Irish Central Bank updates fund authorisation and service provider approval process

Out-Law News | 26 May 2022 | 2:07 pm | 2 min. read

The Central Bank of Ireland (CBI) has updated the funds authorisation and fund service providers’ sections of its website to improve “clarity and transparency related its authorisation processes and procedures in relation to investment funds”.

The changes include a dedicated section setting out information on the process for requesting a derogation for undertakings for collective investment in transferable securities (UCITS), retail investor authorised investment funds (AIFs), and qualifying investor AIFs.

The CBI has also issued new guidance on how investment managers, investment advisers, and non-EU AIF managers are to be reviewed and approved by them. According to the new guidance, each application in respect of a non-EU investment manager, must now include an attestation letter from the board management company designated to act for it or if there is none, from the board of a fund.

The letter must confirm that the fund has carried out due diligence checks on a proposed investment manager as well as proof that they are appropriately regulated and are not subject to legal proceedings. Funds must also demonstrate that the proposed investment manager has the required level of share capital and has no contingent liabilities. It must also show that the fund’s board, or the management company designated to act for it, is in a position to effectively monitor the investment manager’s compliance with the relevant fund documentation and all regulatory and legislative requirements.

The CBI said it would require “a full explanation” for cases where a fund is unable to provide the necessary confirmations of an investment manager’s suitability but still wishes to appoint them. It said such applications will be considered on a “case by case basis” as part of a more detailed review process.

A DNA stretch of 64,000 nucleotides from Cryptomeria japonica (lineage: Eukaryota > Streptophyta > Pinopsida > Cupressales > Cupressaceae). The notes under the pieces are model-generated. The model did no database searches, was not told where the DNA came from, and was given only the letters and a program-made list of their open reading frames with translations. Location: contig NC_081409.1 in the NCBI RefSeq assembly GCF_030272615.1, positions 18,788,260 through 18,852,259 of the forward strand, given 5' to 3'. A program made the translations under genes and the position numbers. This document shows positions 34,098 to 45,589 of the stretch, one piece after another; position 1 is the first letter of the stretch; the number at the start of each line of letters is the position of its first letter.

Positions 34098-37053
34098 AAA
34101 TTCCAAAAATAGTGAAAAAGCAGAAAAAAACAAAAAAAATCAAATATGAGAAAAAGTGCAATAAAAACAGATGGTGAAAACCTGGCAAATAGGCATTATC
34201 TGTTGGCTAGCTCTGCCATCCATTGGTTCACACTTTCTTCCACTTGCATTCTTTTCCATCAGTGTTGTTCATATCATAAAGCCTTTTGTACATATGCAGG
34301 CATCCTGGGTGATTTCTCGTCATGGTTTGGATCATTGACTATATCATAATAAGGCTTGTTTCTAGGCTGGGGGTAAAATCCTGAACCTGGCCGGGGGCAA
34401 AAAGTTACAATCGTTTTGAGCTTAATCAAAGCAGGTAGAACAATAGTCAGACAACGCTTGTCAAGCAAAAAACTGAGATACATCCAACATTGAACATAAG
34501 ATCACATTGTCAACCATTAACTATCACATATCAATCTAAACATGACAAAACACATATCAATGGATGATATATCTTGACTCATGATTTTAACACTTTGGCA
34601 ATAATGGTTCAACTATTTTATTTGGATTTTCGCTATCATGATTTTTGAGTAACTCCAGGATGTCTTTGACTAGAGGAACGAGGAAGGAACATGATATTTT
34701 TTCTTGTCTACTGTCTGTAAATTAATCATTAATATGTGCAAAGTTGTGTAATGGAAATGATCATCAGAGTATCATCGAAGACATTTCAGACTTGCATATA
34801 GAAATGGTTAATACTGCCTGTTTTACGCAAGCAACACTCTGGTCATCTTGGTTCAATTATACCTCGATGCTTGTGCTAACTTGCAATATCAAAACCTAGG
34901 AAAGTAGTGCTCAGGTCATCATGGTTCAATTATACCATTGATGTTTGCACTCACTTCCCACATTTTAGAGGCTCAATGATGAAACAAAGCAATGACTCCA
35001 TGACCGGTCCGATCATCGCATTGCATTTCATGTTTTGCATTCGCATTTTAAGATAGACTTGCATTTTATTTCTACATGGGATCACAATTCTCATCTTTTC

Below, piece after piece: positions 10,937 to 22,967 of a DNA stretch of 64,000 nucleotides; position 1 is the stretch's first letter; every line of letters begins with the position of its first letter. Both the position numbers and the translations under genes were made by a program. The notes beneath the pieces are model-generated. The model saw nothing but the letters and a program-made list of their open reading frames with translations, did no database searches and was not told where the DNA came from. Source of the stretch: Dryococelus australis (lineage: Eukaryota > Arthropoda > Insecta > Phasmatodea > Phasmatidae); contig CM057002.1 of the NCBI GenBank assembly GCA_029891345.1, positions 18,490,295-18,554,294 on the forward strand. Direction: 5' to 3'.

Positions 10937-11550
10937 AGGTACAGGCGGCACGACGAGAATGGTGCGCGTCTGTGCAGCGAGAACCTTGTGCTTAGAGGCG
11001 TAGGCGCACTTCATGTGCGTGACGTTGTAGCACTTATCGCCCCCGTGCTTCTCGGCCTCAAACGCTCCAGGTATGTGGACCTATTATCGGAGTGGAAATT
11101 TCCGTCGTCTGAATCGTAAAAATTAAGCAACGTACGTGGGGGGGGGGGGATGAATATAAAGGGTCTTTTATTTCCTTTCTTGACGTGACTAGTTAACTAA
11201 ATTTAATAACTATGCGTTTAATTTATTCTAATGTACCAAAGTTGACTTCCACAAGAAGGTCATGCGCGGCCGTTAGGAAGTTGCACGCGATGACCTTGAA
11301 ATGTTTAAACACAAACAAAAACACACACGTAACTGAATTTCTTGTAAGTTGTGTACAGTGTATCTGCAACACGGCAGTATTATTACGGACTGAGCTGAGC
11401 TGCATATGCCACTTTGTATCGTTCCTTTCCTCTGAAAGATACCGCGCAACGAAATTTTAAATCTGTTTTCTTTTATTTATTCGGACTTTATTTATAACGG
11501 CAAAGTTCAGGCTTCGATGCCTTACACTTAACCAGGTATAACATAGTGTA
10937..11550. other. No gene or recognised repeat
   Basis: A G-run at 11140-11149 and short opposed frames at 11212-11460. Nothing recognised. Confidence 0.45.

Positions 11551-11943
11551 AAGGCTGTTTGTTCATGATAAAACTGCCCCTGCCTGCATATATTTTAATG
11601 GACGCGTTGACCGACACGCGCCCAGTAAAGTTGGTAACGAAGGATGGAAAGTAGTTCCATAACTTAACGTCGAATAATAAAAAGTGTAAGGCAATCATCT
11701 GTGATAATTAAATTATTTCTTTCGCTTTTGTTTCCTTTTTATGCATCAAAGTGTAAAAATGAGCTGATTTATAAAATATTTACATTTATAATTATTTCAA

The bank said it recognised the “benefit in having clarity and transparency related to authorisation processes and procedures” adding that the updates would help “keep industry participants up to date on various processes applicable to the area.”

Gayle Bowen, asset management and investment funds expert at Pinsent Masons, said “clarity on the process” and a “commitment from the CBI to address derogation requests in a timely manner” was largely welcomed by the Irish funds industry.

“It would, however, also have been helpful for the bank to release an expedited process for the more ‘standard’ requests and to provide a specific timeline for non-standard requests, though this may follow once the new process is in place,” Bowen added. She also advised that “the attestation is a new requirement that needs to be carefully considered by the managers appointing these delegates and could impact in terms of how investment managers will be appointed in the future”.

The website changes were carried out in the context of a wider review of fund authorisation, according to the CBI. The review, which is already underway, will involve analysis of authorisation processes related to UCITS and retail investor AIFs, as well as authorisation processes for qualified investor AIFs.

Both reviews are expected to be completed later this year.